Harley Kagan

Brokers yet to have change of heart over Brexit



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Some 45% of brokers would still choose to vote leave in the EU referendum knowing what they know now, according to the latest research.

The United Trust Bank broker sentiment survey – which received 120 responses from brokers working in property and asset finance – revealed that 44% would still vote to remain in the EU.

In addition, 2.5% who voted leave in the referendum had changed to remain, while 1.5% who voted to remain in the referendum had switched to leave.

Including the switchers, the leave/remain vote would be split exactly 46.5%/46.5%, highlighting that despite the government receiving criticism for making slow progress in agreeing the details of Brexit, the confusion over plans for the customs union and concern for the future of the Northern Ireland peace process, leave voters were still dedicated to leave the EU   .

The remaining 7% of respondents were unsure how they would vote in another referendum.

Some 22% of brokers believed that the UK was seen as trailblazing and making a positive step towards greater freedom and independence, while 18% believed that the UK was now seen as a country in chaos.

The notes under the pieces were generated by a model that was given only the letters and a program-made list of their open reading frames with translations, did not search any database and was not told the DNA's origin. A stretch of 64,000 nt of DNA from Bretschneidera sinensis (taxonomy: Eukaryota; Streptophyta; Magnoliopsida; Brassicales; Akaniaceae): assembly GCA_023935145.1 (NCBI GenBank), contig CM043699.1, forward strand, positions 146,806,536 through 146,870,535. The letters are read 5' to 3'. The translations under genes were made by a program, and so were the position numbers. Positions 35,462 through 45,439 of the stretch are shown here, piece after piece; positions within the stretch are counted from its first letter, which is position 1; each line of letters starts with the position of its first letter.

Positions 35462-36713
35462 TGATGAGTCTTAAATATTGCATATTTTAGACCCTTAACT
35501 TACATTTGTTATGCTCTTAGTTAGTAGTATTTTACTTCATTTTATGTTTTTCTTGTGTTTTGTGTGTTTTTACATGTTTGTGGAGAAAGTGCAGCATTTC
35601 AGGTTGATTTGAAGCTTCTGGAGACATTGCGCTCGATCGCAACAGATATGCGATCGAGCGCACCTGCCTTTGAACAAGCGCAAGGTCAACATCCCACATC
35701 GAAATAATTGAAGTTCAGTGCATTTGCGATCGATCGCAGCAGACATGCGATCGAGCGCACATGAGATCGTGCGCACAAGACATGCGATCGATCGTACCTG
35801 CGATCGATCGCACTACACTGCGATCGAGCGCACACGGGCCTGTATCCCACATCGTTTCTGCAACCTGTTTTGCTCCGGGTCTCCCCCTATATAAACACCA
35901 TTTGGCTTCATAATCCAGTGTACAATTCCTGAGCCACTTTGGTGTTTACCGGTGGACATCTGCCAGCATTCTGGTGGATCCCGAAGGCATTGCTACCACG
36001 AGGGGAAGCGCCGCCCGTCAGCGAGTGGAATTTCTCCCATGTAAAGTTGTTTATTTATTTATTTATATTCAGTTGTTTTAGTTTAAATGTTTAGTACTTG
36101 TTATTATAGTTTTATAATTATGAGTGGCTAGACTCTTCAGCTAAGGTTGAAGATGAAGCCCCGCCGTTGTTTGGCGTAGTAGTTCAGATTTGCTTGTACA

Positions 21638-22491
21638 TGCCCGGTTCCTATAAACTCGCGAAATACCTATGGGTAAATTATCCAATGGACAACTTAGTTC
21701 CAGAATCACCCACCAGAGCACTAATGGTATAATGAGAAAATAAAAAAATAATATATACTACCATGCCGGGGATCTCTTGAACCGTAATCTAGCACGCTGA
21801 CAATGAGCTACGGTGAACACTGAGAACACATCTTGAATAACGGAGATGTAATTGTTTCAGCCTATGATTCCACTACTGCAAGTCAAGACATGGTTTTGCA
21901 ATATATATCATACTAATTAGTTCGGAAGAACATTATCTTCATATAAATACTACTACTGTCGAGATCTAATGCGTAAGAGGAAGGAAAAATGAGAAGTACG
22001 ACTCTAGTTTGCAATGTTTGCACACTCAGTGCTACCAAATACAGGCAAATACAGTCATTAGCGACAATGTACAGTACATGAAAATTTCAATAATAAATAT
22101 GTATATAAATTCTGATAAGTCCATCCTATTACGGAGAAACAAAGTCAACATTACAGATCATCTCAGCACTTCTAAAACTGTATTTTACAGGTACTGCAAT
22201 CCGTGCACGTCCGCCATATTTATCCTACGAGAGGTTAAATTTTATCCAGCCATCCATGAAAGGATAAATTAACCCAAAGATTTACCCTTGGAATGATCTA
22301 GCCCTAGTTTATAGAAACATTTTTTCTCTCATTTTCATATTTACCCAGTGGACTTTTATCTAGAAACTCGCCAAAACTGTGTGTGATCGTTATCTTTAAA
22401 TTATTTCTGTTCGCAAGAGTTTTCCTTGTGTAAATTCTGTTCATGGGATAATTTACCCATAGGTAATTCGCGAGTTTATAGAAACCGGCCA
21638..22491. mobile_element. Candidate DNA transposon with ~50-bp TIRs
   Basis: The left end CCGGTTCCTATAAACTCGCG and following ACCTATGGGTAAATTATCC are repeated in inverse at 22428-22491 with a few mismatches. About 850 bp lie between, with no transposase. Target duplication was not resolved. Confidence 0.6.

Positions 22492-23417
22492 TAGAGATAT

One third of brokers (33%) believed that the UK’s position as a leader in business, human rights and innovation remained unchanged since before the referendum.

Harley Kagan, managing director at United Trust Bank (pictured above), said that the terms of Brexit seemed to be no clearer now than when Theresa May triggered Article 50 last year.

“However, despite the uncertainty and mounting additional impacts of the UK’s independence, ‘leave’ voters are largely happy with their decision and wouldn’t switch camps. 

“Remainers – despite having seen that the UK economy hasn’t immediately collapsed under the spectre of Brexit – are equally resolute.

“The fact that opinions have not swung in either direction – despite there having been almost non-stop debate and discussion since June 2016 – would suggest that most people made their decisions on ideological grounds rather than the details.

“There’s either a willingness to be part of a bigger union and enjoy the freedoms that brings at the cost of some independence over rules of trade, border control and law-making, or a desire to take back full control of those policy areas at any price.

“Whether those desiring the latter can get back as much control as they would like is looking increasingly doubtful, which is why the government will be keen to avoid being forced into a referendum on the Brexit deal it will eventually have to agree.”

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